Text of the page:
MDriveÂ® linear systems integrate a stepping motor
based linear actuator with driver, controller and optional encoder to form a
single compact, powerful and easy to use linear motion product that delivers high
accuracy and unsurpassed repeatability. Two linear actuator styles are
available: external shaft and non-captive shaft, with a load limit of up to 200
lb. Precision rolled lead screws are corrosion resistant stainless steel with
Teflon coating option. MDrive Linear Actuators can reduce linear motion machine
cost, size and time-to-market while delivering high performance and
reliability. MDriveÂ® Linear Actuator advantages to design engineers include: reduced workload - an
integrated linear motion solution eliminates an Engineer's task of researching
and specifying individual components; compact design - Integrated motor,
mechanicals and electronics form a single compact unit that dramatically
reduces the space requirements in linear motion applications; versatility - for
a wide range of linear motion applications, several MDrive Linear Actuator
versions and styles provide a rich choice of features at low cost; as well as simplified
installation/setup - minimized wiring and production time along with
user-friendly software contribute to easy integration of MDrive Linear Actuator
products. The MDrive Linear Acuators also offer the availability of a rugged internal encoder
integrated with the screw; integration
of actuator, motor, drive, encoder and programmable motion controller complete
with I/O; and AccuStepTM motion control technology that eliminates loss of
synchronization - the motor cannot stall; maintains constant motor torque with torque
mode, giving MDrive Linear Actuators the ability to apply a regulated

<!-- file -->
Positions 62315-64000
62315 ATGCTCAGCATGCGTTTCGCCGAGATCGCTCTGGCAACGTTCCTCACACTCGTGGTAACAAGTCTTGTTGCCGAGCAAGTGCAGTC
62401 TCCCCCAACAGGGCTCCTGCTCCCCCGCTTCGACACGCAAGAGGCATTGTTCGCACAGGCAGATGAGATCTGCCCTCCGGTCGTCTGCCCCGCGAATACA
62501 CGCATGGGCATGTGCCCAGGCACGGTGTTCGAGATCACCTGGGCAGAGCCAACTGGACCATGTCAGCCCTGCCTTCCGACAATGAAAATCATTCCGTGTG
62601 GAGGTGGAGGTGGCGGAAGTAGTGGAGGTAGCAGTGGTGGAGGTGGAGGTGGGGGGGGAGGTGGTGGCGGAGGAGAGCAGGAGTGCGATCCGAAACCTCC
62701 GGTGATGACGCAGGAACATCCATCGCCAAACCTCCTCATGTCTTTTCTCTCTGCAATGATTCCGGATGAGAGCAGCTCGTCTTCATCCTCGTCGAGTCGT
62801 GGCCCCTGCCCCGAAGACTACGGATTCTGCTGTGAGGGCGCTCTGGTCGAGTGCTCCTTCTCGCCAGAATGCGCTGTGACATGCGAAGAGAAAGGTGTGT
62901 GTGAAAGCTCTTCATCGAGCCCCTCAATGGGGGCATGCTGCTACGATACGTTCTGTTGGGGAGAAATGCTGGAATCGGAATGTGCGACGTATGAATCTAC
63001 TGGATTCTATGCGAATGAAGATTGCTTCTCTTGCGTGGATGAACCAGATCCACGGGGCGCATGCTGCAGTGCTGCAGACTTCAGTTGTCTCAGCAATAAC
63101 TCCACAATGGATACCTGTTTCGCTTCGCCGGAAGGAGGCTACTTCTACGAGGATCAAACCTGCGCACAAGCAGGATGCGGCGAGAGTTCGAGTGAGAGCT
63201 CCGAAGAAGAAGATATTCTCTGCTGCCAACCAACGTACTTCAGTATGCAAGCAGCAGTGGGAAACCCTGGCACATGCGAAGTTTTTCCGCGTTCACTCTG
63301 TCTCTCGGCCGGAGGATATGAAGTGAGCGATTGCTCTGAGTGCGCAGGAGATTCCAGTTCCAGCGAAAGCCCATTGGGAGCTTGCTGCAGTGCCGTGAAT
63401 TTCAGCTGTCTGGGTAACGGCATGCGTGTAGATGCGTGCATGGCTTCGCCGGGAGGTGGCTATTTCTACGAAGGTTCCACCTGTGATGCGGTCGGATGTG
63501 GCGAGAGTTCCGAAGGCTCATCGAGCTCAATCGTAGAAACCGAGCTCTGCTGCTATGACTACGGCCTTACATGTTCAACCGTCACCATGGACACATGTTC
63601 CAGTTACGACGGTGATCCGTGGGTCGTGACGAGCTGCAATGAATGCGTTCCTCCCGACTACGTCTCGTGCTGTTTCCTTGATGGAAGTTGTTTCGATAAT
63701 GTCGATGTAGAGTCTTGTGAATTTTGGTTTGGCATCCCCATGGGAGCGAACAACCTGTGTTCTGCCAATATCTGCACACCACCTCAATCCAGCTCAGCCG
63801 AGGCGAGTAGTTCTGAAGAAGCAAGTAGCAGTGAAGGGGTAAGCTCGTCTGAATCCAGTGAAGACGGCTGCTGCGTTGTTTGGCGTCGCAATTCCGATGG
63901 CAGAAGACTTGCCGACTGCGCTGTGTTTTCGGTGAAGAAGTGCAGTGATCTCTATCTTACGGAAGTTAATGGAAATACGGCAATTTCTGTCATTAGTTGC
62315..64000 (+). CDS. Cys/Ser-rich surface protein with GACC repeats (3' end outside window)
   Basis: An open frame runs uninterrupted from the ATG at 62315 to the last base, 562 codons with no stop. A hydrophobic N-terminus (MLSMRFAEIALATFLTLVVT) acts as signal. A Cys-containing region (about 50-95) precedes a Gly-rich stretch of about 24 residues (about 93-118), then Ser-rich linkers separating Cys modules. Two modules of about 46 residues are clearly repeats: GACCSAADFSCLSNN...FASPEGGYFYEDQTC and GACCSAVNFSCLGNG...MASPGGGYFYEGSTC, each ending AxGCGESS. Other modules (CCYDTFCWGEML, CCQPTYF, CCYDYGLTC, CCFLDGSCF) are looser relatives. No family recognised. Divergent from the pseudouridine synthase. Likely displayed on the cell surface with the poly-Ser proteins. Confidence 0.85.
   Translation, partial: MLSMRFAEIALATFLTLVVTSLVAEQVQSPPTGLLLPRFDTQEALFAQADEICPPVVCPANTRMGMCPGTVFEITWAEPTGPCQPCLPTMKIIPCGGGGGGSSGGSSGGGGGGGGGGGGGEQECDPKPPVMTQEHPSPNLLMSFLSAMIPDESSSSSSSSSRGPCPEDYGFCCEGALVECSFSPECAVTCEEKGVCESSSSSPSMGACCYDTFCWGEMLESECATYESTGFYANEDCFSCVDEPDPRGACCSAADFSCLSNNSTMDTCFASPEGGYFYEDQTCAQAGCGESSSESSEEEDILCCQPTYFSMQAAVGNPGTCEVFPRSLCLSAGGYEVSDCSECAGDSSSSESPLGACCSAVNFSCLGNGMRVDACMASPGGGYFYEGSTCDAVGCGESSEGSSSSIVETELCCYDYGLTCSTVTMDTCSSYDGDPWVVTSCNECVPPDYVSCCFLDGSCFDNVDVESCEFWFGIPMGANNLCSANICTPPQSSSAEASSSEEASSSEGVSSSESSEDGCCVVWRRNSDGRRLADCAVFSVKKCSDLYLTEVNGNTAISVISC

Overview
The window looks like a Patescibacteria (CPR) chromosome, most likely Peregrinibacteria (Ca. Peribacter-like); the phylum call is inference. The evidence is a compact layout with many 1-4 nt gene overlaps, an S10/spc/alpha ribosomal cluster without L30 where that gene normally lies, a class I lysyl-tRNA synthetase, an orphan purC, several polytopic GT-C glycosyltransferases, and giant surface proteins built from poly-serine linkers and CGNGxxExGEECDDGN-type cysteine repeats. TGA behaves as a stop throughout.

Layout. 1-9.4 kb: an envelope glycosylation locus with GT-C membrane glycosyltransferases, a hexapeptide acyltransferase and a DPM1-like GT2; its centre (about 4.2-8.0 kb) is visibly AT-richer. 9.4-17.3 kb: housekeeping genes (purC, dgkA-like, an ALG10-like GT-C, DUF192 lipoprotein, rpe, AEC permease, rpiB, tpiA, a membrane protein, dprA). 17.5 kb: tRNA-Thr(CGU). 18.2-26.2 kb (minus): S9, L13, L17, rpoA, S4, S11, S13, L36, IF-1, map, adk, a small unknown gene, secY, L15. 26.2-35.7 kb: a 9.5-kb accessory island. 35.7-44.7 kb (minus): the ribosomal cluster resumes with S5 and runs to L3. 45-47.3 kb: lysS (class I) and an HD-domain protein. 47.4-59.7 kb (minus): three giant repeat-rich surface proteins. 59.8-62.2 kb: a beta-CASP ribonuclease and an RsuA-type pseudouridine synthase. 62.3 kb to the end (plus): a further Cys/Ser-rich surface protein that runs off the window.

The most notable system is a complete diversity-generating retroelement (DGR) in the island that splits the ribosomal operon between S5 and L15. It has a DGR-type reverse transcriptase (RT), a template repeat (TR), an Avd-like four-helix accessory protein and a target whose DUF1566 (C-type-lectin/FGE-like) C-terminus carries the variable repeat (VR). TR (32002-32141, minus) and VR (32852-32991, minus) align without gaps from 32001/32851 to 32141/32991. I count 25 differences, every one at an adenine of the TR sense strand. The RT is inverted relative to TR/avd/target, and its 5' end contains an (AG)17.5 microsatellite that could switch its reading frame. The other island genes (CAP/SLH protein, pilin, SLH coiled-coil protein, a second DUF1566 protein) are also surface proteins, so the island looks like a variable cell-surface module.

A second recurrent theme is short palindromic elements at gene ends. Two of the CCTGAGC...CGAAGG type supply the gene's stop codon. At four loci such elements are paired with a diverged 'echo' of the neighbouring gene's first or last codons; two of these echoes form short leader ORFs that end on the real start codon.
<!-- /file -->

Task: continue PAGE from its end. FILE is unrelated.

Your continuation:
force; and reduced motor heating and power consumption with Variable Operating
Current, where the unit only draws the current required to complete a move.
Altair has released an update of its HyperWorks computer-aided engineering simulation suite that includes new features focusing on four key areas of product design: performance optimization, lightweight design, lead-time reduction, and new technologies.
At IMTS last week, Stratasys introduced two new multi-materials PolyJet 3D printers, plus a new UV-resistant material for its FDM production 3D printers. They can be used in making jigs and fixtures, as well as prototypes and small runs of production parts.
In a line of ultra-futuristic projects, DARPA is developing a brain microchip that will help heal the bodies and minds of soldiers. A final product is far off, but preliminary chips are already being tested.
Focus on Fundamentals consists of 45-minute on-line classes that cover a host of technologies. You learn without leaving the comfort of your desk. All classes are taught by subject-matter experts and all are archived. So if you can't attend live, attend at your convenience.